Dante Mardones: Elaborate Style, Fluid Design

On a rare cloudless winter day in downtown Santiago, Dante Mardones can be found in the Casa Rosada ("Pink House"), an artist lost in a world of his own creation. The house is large, drafty and full of studios and workshops, claiming residents that include Reiki and yoga teachers, musical instrument repairers and artists. Sunlight streams through the large, rickety window that sits slightly ajar, and the sound of passersby drifts in, crinkling leaves underfoot.

Santiago Chile
Photo courtesy Dante Mardones

Inside, Dante´s studio is full of spools of metal wire, wood in its raw form, a wealth of obscure hand tools and an abundance of projects all at various stages of completion.

Santiago Chile
Photo courtesy Dante Mardones

On this particular day, his soft-spoken nine-year-old daughter Millarai is with him to exchange frequent hugs. Her name means Golden Flower in the Mapuche language, and indeed her face is beaming.

This room is the operations base for a hefty assortment of projects. Dante is a self-taught artist and designer, trades learned through years of travel and work.

When he was finally released from high school, he says, the desire to move about meeting people developed into the catalyst of his future. He traveled the lengths of Chile, much of Argentina and headed up to Brazil. He wanted to see how things were and meet people in their own spaces. This required money, so he worked in construction and carpentry, where he met metal designers. He learned how to elaborate the designs he envisioned, and his path was set.

Santiago Chile
Photo courtesy Dante Mardones

The most time-intensive work he creates is clothing formed from metal. Copper, bronze or nickel wire is manipulated into tiny, interconnecting shapes with precise hand tools. Wrapping the wire into various contortions and weaving the parts into a whole results in surprisingly fluid inventions. Some are formed from bits of metal, pounded into shape with miniature hammers. Each tiny, individual component is exactly the twin of its neighbor, but all of the finished products are unique. It can take months to make just one dress.

In addition to dresses, he crafts skirts, tops, handbags and even lingerie. Some of his work has been commissioned for corporate runway shows promoting a brand, such as the dress made entirely of pisco bottle caps.

Accessories and jewelry occupy another niche in his repertoire. Some of the necklaces are woven like the dresses, while others are pounded metals inlaid with a variety of brightly colored stones. There are chunky pendants, others that flow with the movement of water and a third class which all began their lives as forks. He manipulates them into new forms, detailing each with natural stones.

Santiago Chile
Photo courtesy Dante Mardones

Another type of jewelry he specializes in is based on the adornments of the Mapuche. Included are large metal pieces that drape over the chest, delicate silver earrings and headbands made of interlocking metal squares, with dangling circles attached to each rectangular unit. Many of these were commissioned for television and stage shows in Chile.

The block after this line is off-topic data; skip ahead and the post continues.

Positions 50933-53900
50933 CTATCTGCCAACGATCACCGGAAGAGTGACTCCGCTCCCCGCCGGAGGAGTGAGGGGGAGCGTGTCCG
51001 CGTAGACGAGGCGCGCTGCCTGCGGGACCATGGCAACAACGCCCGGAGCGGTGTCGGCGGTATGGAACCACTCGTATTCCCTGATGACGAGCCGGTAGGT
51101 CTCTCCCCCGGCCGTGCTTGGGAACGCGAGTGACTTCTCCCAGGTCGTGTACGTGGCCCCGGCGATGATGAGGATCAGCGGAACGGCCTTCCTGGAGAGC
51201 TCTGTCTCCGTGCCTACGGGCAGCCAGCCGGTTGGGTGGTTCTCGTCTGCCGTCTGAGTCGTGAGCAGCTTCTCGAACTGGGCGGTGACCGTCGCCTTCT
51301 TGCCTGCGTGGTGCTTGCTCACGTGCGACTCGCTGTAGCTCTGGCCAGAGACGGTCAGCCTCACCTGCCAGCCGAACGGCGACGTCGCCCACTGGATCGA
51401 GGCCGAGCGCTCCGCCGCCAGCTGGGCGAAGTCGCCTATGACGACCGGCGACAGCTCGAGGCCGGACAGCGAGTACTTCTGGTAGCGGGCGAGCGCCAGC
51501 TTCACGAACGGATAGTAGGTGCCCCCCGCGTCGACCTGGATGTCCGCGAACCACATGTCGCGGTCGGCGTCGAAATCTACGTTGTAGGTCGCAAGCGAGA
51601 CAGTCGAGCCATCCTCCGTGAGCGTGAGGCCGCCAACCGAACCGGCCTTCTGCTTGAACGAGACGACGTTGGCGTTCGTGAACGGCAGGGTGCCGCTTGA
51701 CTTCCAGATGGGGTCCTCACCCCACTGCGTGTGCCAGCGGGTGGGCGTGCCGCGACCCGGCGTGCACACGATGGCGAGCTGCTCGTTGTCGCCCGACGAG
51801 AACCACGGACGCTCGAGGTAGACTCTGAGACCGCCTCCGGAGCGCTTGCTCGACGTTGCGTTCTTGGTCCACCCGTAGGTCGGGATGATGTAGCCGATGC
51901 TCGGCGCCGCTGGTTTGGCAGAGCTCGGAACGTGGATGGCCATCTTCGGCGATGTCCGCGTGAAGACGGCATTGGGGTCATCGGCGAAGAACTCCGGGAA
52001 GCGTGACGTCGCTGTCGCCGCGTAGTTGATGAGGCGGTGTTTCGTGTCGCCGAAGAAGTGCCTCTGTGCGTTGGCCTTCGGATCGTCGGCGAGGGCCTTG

Dante has done a lot of set design, as well as furniture design and elaboration. When an individual approaches him about work, he assesses their living space to get a feel for what they — and the room — would enjoy. Each piece is made for its specific owner, never replicating past work. He does the same for theater.

Recently he worked at the Bauhaus Centro Arte, making many of the set design and stage pieces where members of the collective performed music, plays and dance. The building had practice space, a stage, a bar and a pool table. It was a shared space where artists helped each other with a variety of projects. They were in the process of filming a pilot for a TV show that was to showcase the culture and history of Chile, when, for reasons that remain unclear, the building was seized and sold.

Santiago Chile
Photo courtesy Dante Mardones

The new owner threw them out, and the Bauhaus Centro Arte died with no funds, and so did the show.

These days Dante can be found working on his latest projects. He started a new line of furniture in the style Línea Plana, which features clean lines similar to the Mission or Arts and Crafts styles. He also has another television idea based on conspiracy theories or the various apocalyptic tales that frequently undergird religion, myth or the occult. He’s presently in the research phase.

His favorite undertaking right now is the collection of clothing he’s just initiated. All of the pieces are made only in copper and lapis lazuli. Chile is the world’s largest producer of copper, and one of few places lapis lazuli can be found on the planet.

Dante wants to exhibit the mineral wealth

Santiago Chile
Photo courtesy Dante Mardones

of his nation through his newest work, hence the material selection. He is seeking someone to purchase the collection prior to its completion.
He’d like to see it in the entrance of a Chilean company that does multi-national business so that it could demonstrate the beauty of his country.

To get in touch with Dante for jewelry, clothing or furniture purchases, or to commission the completion of the copper and lapis lazuli line, contact him via email and keep an eye out for his website coming soon.

dantemardones@gmail.com
http://www.dantemardones.cl

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